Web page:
Putting Lean UX into action
I wasn’t able to be at this month’s London IA event, which is possibly the first time I’ve ever missed it. Unavoidable, but a real shame because I had been looking forward to seeing Jeff Gothelf talk about Lean UX, and hear the debate that was sure to follow. By all accounts the Sense Loft was packed.
Jeff’s Lean UX slides have been immensely popular on Slideshare, which is one of the reasons it was great to have him in London.
I’ve just spent a few days bunkered down with a small team of developers to rapidly develop the next phase of one of our products. I’ve spent the time designing in the browser, with HTML, CSS, a dabble of Python and a smidgeon of PHP to bring it all together. The pace at which I could iterate the designs was much faster than if I’d been using any of my regular palette of tools, and at the end, the devs could even pinch little bits of my CSS to get the pages styled up.
The only deliverables I have at the end of the project are 32 HTML prototypes and one launched product. At the moment, I’m unconvinced why I would go back to working any other way.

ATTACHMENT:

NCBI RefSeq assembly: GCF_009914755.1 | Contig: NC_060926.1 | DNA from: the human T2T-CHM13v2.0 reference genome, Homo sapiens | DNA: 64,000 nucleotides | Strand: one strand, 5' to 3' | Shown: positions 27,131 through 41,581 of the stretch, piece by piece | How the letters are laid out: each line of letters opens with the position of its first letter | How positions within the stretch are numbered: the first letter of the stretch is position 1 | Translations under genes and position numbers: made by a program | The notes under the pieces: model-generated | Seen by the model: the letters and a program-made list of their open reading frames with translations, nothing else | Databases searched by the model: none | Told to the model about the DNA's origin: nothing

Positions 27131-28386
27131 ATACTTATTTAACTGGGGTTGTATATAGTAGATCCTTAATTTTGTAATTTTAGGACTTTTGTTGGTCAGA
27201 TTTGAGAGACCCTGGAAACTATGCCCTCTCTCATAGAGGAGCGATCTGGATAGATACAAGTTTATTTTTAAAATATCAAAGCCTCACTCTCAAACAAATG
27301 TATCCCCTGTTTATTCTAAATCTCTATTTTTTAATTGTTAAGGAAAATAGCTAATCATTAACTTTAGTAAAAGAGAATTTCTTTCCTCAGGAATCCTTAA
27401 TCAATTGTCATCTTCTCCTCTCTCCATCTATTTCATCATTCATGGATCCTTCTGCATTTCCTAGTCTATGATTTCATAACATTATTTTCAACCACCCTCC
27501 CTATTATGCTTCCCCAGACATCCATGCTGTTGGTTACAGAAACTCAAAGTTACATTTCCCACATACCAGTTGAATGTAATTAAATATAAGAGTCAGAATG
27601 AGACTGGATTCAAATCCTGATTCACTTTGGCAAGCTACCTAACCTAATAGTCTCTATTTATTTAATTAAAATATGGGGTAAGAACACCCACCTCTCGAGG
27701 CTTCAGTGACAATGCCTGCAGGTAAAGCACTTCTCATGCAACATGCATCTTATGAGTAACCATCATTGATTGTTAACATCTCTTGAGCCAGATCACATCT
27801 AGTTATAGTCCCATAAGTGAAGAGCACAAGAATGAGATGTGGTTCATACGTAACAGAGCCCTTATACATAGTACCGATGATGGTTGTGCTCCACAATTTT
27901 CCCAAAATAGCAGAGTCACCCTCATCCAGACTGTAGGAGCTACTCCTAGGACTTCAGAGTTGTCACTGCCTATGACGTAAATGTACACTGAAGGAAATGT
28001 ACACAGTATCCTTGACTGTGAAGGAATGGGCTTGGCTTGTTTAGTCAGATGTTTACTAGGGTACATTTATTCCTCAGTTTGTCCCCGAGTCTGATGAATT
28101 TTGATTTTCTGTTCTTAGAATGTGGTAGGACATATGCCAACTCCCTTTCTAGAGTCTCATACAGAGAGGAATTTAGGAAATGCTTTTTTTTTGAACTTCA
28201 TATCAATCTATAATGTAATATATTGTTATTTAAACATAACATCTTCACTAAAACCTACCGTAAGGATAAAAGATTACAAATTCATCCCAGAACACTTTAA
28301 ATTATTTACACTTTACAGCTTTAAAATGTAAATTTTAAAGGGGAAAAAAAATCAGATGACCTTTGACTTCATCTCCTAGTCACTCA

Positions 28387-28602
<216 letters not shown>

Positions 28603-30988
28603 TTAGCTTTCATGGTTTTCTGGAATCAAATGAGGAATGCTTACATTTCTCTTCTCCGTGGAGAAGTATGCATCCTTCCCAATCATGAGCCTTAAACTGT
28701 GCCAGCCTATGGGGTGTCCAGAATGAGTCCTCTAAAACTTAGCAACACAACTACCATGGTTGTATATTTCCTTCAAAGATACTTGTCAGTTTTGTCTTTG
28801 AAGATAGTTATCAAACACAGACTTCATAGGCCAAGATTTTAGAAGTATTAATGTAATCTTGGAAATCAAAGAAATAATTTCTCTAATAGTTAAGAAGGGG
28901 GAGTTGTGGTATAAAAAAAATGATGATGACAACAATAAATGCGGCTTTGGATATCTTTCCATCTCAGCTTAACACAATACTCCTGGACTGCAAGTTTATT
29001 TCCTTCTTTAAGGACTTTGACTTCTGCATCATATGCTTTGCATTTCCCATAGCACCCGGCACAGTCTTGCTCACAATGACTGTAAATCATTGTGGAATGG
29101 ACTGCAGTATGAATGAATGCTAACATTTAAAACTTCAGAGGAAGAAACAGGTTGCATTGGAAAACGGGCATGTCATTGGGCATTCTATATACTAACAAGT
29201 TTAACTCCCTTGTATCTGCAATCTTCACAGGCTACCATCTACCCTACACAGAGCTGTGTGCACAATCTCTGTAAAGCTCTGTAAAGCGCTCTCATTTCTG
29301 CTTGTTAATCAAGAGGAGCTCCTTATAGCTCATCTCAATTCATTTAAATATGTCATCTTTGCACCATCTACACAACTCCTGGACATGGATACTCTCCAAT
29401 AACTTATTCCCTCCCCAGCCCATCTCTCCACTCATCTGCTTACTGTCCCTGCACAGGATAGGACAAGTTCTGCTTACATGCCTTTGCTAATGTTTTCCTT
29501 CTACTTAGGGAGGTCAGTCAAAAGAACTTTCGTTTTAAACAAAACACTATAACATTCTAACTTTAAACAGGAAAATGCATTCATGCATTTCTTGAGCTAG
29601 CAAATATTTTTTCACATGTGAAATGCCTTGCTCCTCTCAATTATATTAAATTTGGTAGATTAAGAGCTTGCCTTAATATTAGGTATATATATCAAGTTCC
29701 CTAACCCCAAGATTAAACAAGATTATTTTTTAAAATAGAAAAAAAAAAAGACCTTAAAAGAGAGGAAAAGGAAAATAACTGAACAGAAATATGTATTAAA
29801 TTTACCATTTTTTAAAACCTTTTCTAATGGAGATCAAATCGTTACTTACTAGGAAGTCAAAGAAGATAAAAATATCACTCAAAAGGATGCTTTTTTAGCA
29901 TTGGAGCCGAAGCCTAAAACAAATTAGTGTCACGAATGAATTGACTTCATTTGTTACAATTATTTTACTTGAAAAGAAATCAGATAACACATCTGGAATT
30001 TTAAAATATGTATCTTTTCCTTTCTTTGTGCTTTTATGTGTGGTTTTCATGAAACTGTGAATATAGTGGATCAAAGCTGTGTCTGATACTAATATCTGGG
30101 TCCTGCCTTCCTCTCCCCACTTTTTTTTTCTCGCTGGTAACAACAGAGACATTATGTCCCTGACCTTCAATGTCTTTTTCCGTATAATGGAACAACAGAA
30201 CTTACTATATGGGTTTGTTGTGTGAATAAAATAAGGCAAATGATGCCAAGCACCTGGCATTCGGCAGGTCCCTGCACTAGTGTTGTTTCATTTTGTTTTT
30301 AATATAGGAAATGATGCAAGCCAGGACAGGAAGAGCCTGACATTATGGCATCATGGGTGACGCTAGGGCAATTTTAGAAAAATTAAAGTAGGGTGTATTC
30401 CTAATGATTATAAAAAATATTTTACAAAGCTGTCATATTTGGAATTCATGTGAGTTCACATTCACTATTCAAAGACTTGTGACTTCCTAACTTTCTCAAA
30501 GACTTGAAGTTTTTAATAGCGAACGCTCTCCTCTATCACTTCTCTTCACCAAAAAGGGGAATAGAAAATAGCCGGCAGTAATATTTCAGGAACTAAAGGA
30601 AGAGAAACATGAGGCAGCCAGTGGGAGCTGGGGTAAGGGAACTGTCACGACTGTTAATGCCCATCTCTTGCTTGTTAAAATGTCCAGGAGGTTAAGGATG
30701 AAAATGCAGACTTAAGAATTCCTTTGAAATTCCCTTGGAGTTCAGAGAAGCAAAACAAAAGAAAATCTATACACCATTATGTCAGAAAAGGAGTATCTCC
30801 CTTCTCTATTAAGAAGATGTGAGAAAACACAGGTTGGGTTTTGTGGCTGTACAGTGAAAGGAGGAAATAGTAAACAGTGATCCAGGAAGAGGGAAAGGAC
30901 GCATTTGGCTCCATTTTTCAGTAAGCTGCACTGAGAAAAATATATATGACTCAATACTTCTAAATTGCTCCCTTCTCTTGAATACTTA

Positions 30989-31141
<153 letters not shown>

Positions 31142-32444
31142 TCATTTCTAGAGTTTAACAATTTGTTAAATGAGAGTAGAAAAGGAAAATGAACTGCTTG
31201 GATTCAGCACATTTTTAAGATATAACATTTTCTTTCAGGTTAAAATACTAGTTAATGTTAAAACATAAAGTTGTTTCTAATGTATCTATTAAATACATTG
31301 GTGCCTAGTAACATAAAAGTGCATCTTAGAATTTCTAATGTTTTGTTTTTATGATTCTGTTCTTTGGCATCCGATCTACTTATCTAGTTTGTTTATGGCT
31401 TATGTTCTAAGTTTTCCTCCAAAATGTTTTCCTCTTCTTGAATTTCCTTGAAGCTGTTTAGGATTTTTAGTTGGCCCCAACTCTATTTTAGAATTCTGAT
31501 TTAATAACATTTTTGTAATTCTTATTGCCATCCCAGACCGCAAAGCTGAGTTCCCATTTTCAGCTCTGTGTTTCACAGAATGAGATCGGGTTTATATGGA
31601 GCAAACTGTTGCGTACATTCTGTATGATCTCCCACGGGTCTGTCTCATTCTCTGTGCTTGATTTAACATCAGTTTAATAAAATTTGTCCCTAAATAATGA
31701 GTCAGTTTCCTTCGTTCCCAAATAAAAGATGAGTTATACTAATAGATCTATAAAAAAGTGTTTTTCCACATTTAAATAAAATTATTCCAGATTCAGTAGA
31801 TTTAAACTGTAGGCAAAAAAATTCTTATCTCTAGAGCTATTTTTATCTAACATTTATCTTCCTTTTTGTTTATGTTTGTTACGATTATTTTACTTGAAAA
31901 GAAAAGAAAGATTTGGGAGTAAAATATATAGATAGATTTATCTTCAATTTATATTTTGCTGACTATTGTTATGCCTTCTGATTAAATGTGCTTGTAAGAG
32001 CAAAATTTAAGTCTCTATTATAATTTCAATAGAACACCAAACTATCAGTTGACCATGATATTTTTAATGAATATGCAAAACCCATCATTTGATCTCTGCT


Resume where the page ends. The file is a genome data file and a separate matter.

“London IA: Notes from the talks”
Martin Belam, foreword by Ann McMeekin Carrier
London IA is a network of designers, information architects and thinkers. Since 2009 the group has been holding regular meetings featuring talks about UX, or of interest to UXers. This ebook is a compilation of my notes from those evenings, featuring talks by Andy Budd, Giles Colborne, Cennydd Bowles, Claire Rowland, Jason Mesut, Ben Bashford, Chris Heathcote, Dan Lockton, Relly Annett-Baker, Michael Blastland, Margaret Hanley and Richard Rutter amongst others. Topics covered range from ubicomp to psychology, from learning how to sketchnote to how to write a UX book, and how to improve digital design through diverse routes like copy-writing, designing for doubt, learning from music technology or taking care of typography.
“London IA: Notes from the talks” is available for Kindle for £2.47.